Prudential regulationi Relationship with the prudential regulator
The ECB and BaFin may examine institutions routinely or in the event of a special cause. The regulators may enter and inspect an institution's offices for this purpose during normal business hours. This right generally also applies to an institution's subsidiaries. Furthermore, BaFin representatives may attend a bank's general meeting and meetings of the supervisory board. An institution and its managers must provide the ECB, BaFin and the Bundesbank upon request with all relevant information and documentation.
Institutions are subject to numerous ad hoc and regular reporting and notification obligations. Generally, notifications must be sent both to BaFin and the Bundesbank, whereas regular reporting (such as COREP and FINREP) is received by the Bundesbank only. Institutions have to notify BaFin and the Bundesbank annually of their participating interests in other enterprises, any qualified participating interests they hold in the reporting institution and the number of domestic branches.
Within the SSM, a slightly different reporting regime applies to CRR credit institutions that qualify as significant and are thus directly supervised by the ECB. Generally, these institutions must submit their notifications to the ECB, with copies going to BaFin and the Bundesbank. An exception applies to those notifications by which significant CRR credit institutions notify their intention to appoint a manager, the appointment of a supervisory board member or the end of term of any of these individuals. In relation to these notifications, the NCAs (i.e., BaFin and the Bundesbank) act as the single point of entry.ii Management of banksTypical management structures and the influence of holding companiesStock corporations
Commercial banks in the legal form of a German stock corporation have a management board consisting of the managers and a supervisory board. This two-tiered structure can be seen as an important element of self-regulation and internal governance of banks. The management board is responsible for both the day-to-day affairs of the bank and the business strategy. It represents the bank when dealing with third parties. In performing their duties, managers must act solely in the bank's best interests, without being subject to instructions from any third party, including the supervisory board. The supervisory board is responsible for supervising and advising the management board, and it appoints managers and can dismiss them with reason (a loss of confidence is sufficient to satisfy that requirement). To the extent set out in the bank's articles of association or the management board's by-laws, the management board must obtain the prior approval of the supervisory board for certain transactions and other actions of the bank, which may, for example, include the establishment and closure of branches and the purchase and sale of companies. Supervisory board members are elected by the shareholders; therefore, large shareholders are regularly represented on the supervisory board. Legal persons cannot be members of the boards.
Shareholders may communicate recommendations to the management board and the supervisory board, as long as those recommendations are legally and factually non-binding (unless a domination agreement is concluded).Limited liability companies
Limited liability companies only require a supervisory board if they have more than 500 employees. The shareholders of limited liability companies may generally render binding instructions to the management board, even regarding the day-to-day business. Nevertheless, the managers in limited liability companies are also solely responsible for compliance with all applicable laws and regulations.Domination agreements
German corporate law allows parent companies to establish the authority to give binding instructions (relating to day-to-day business and business strategy) to the management boards of their subsidiaries by concluding a domination agreement with them. In the case of banks, however, this possibility is not unlimited, because domination agreements conflict with the independence of bank managers required by regulatory law. Therefore, a domination agreement with a bank must provide that the controlled bank's managers must be independent from instructions to the extent necessary to comply with mandatory regulatory requirements.Regulatory duties of management of banks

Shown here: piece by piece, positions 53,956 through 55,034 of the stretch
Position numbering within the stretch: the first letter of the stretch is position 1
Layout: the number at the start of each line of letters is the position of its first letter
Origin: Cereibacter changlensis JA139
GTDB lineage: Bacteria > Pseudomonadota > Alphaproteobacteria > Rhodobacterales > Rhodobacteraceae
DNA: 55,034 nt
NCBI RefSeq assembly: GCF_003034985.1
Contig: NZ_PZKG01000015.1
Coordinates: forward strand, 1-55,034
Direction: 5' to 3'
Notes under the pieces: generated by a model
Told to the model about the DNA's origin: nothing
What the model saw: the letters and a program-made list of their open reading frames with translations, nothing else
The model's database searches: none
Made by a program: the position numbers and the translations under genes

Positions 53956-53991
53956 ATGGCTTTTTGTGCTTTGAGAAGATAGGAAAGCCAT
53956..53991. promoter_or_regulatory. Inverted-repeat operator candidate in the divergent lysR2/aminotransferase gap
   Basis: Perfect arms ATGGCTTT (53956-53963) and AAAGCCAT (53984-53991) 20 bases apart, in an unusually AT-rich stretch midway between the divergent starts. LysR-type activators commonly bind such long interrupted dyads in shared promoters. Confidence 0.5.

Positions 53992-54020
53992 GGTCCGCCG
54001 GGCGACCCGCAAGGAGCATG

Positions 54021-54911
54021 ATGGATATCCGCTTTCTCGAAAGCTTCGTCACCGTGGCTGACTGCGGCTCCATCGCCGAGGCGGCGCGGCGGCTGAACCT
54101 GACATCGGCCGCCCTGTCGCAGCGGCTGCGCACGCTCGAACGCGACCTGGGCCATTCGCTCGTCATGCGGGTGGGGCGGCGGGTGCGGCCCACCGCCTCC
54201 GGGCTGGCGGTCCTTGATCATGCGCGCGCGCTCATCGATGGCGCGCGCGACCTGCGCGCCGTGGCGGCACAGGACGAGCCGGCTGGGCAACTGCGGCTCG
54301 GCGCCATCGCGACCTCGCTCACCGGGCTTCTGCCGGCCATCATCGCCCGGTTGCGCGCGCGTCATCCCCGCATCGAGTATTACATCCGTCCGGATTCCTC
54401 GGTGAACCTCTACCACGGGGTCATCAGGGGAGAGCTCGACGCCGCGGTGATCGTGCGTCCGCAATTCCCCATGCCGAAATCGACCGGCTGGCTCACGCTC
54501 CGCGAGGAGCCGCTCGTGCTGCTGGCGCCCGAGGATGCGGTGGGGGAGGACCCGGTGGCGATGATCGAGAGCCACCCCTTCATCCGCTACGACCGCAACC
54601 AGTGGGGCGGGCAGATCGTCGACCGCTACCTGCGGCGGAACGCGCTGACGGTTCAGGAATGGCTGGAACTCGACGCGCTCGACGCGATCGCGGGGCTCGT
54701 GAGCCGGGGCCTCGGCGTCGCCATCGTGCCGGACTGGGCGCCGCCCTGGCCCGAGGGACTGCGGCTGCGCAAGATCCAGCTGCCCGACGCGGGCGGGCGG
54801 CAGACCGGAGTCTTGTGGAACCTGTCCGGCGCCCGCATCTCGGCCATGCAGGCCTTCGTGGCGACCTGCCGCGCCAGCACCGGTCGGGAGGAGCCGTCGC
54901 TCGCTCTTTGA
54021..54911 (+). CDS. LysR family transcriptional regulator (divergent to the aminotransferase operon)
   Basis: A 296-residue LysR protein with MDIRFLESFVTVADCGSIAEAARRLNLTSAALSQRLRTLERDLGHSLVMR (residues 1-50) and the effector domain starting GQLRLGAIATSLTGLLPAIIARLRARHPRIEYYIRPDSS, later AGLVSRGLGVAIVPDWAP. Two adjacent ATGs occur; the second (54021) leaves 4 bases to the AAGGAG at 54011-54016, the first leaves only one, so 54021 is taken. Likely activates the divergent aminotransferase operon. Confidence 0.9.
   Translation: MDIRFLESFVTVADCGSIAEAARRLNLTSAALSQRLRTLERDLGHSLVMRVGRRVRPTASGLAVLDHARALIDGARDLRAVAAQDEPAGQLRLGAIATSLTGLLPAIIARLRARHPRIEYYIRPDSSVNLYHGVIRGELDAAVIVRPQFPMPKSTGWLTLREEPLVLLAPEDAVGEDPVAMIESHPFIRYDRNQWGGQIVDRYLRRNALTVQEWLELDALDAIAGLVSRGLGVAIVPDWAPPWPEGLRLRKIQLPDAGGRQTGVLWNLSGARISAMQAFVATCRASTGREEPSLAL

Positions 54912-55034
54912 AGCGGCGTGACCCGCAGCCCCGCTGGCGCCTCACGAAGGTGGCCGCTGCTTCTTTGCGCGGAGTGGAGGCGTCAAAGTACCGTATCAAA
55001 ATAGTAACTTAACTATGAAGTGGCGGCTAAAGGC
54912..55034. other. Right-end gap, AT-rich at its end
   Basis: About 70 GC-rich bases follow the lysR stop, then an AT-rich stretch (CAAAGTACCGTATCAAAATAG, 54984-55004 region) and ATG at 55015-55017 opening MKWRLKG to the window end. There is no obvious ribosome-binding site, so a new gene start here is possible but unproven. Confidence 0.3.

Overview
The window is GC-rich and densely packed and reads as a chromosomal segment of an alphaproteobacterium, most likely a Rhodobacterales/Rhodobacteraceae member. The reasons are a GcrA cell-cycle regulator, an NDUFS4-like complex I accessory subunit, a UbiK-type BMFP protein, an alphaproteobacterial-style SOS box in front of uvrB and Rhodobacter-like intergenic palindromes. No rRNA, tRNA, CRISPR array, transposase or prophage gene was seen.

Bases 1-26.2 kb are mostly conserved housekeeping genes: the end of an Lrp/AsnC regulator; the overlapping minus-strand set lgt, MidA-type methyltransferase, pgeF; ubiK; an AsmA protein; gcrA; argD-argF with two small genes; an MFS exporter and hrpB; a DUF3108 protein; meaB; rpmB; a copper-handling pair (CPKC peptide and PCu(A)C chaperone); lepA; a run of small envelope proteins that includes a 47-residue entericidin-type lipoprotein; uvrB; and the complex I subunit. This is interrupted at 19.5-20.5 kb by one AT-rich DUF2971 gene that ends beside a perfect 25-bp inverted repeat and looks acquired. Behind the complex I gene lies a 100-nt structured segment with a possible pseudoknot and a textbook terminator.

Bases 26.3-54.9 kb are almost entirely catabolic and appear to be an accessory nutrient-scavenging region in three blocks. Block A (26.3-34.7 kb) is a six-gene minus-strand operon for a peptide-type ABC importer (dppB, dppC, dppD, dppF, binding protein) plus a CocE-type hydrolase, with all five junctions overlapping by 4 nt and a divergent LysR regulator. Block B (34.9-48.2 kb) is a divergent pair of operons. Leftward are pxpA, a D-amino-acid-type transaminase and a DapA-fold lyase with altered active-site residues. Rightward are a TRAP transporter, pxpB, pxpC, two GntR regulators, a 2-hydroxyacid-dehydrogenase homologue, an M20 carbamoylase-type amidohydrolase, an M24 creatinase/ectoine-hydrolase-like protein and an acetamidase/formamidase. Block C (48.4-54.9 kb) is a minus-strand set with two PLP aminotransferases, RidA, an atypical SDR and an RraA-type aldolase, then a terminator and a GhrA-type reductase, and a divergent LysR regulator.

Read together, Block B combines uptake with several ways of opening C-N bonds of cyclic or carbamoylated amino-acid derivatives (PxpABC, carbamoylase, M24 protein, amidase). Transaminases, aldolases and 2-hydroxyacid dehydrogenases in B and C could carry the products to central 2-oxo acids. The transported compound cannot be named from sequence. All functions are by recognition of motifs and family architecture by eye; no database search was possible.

A manager of an institution is required to carry out several regulatory duties. For example, he or she must report to BaFin and the Bundesbank (as well as to the ECB if the bank is directly supervised by the ECB) the commencement and termination of activities as a manager or member of the supervisory board or administrative board of another enterprise, as well as the acquisition and disposal of a direct participating interest in an enterprise, and any changes in the scale of such a participating interest.Restrictions on payments to the management of banksCompany law
The compensation of managers of a stock corporation must be appropriate in terms of personal performance and the common level of compensation. For example, to reduce the incentives for managers to focus on short-term profits, stock options are not exercisable in the first four years after they have been granted. These rules do not apply to managers of limited liability companies.Regulatory law
As required under the CRD IV, the variable component of the total remuneration paid to a manager or an employee generally must not exceed 100 per cent of the fixed component. The institution's shareholders may approve a higher variable component, but not exceeding 200 per cent of the fixed component for each individual. In addition, restrictions on payments are part of the Regulation on the Remuneration Systems of Institutions. Pursuant to these requirements, remuneration systems should be orientated around the objectives of the bank's strategy. Incentives to take disproportional risks should be avoided. The remuneration of bank managers should adequately reflect their functions and performance, and should not exceed the common remuneration without particular reason. Remuneration agreements between banks and their managers must be in written form. Banks are obliged to disclose information annually about their remuneration systems, and the total amounts of all fixed and variable compensations.iii Regulatory capital and liquidityRegulatory capital requirements